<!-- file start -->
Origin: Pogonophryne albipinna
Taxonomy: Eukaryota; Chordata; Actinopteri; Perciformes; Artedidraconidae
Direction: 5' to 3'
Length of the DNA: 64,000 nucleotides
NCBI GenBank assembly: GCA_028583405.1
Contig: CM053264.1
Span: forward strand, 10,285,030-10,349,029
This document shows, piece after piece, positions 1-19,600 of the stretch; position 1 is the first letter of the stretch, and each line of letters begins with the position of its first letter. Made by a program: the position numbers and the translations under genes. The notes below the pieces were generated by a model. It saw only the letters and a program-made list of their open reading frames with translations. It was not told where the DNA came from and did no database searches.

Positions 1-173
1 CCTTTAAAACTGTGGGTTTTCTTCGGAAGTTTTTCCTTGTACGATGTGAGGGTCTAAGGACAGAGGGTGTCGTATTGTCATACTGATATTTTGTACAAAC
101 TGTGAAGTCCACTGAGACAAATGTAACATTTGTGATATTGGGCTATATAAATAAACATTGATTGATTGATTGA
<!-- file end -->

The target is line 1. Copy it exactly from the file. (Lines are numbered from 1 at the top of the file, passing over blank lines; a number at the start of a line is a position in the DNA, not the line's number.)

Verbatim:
Origin: Pogonophryne albipinna